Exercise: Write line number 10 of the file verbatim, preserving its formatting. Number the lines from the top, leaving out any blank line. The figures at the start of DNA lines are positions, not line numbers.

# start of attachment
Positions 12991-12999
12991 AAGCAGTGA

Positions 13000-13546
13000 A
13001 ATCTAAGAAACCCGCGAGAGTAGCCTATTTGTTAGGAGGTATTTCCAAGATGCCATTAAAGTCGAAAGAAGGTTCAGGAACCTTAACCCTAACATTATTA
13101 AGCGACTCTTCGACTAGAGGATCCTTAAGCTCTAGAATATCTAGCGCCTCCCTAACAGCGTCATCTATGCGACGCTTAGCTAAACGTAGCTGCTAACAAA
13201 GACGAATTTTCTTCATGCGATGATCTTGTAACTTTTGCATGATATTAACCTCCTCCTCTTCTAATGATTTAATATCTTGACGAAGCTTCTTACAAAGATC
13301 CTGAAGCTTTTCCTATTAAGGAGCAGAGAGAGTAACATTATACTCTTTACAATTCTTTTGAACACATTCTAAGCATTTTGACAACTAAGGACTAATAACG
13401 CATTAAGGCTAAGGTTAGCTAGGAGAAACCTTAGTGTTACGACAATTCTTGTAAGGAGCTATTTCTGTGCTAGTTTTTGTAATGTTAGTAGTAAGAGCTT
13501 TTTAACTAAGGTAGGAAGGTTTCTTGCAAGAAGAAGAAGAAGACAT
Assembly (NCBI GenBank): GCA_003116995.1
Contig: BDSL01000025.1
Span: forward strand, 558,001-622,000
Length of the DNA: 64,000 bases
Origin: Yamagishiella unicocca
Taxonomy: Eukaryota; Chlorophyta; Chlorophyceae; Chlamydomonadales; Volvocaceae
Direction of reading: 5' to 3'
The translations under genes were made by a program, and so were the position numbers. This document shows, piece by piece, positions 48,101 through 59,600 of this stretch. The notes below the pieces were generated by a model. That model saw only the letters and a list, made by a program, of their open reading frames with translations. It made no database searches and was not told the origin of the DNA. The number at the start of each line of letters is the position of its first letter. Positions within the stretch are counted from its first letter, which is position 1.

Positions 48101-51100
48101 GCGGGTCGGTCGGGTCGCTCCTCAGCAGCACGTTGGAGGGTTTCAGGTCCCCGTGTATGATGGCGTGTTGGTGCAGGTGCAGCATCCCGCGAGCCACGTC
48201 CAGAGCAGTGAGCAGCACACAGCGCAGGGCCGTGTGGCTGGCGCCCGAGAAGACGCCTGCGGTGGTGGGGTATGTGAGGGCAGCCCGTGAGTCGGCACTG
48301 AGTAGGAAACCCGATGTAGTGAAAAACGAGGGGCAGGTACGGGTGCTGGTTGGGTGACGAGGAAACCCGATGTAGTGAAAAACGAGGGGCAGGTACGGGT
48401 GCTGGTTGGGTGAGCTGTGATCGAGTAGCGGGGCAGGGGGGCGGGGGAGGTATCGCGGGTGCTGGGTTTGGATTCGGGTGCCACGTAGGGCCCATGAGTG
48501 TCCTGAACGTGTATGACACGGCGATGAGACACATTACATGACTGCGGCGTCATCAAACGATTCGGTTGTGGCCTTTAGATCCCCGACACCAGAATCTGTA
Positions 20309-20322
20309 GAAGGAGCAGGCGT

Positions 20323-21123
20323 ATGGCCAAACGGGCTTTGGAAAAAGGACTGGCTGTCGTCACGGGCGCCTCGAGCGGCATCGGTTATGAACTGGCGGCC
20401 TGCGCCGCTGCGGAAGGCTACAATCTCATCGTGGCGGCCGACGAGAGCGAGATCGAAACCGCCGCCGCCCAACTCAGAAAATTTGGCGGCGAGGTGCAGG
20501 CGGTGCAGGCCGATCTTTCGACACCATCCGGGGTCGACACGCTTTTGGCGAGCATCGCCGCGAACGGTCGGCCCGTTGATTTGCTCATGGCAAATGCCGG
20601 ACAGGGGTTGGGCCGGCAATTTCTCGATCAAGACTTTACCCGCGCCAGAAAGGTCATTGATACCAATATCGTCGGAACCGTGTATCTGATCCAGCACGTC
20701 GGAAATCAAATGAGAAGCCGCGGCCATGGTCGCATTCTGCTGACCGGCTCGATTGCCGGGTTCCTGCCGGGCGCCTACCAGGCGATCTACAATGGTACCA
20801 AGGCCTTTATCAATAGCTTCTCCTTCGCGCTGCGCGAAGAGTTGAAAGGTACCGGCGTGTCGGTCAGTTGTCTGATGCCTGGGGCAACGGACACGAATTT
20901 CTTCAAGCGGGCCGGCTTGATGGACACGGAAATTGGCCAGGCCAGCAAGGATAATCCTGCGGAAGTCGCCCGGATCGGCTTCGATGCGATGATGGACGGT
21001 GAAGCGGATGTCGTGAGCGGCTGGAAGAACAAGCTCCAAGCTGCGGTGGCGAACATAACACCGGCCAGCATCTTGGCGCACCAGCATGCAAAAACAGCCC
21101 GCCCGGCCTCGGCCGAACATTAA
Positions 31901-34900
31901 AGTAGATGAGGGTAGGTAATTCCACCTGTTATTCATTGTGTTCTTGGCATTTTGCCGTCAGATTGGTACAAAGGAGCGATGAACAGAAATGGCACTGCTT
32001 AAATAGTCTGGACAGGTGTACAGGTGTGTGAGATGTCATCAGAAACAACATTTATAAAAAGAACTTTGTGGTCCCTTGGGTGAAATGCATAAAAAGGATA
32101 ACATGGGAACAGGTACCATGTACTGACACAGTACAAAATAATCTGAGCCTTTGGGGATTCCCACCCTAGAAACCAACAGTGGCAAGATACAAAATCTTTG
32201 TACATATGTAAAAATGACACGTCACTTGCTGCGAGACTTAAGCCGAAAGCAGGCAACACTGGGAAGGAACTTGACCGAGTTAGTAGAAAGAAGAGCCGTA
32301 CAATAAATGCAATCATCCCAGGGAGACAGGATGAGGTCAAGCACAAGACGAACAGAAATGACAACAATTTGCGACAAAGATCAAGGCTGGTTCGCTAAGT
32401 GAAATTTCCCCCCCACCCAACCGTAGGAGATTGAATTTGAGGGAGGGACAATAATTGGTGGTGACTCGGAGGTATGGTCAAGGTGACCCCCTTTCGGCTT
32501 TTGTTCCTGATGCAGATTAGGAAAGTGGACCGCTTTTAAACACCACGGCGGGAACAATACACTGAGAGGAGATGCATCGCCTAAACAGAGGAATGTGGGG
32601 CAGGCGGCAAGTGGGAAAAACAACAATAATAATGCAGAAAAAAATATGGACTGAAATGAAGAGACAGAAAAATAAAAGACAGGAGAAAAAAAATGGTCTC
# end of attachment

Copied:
13501 TTTAACTAAGGTAGGAAGGTTTCTTGCAAGAAGAAGAAGAAGACAT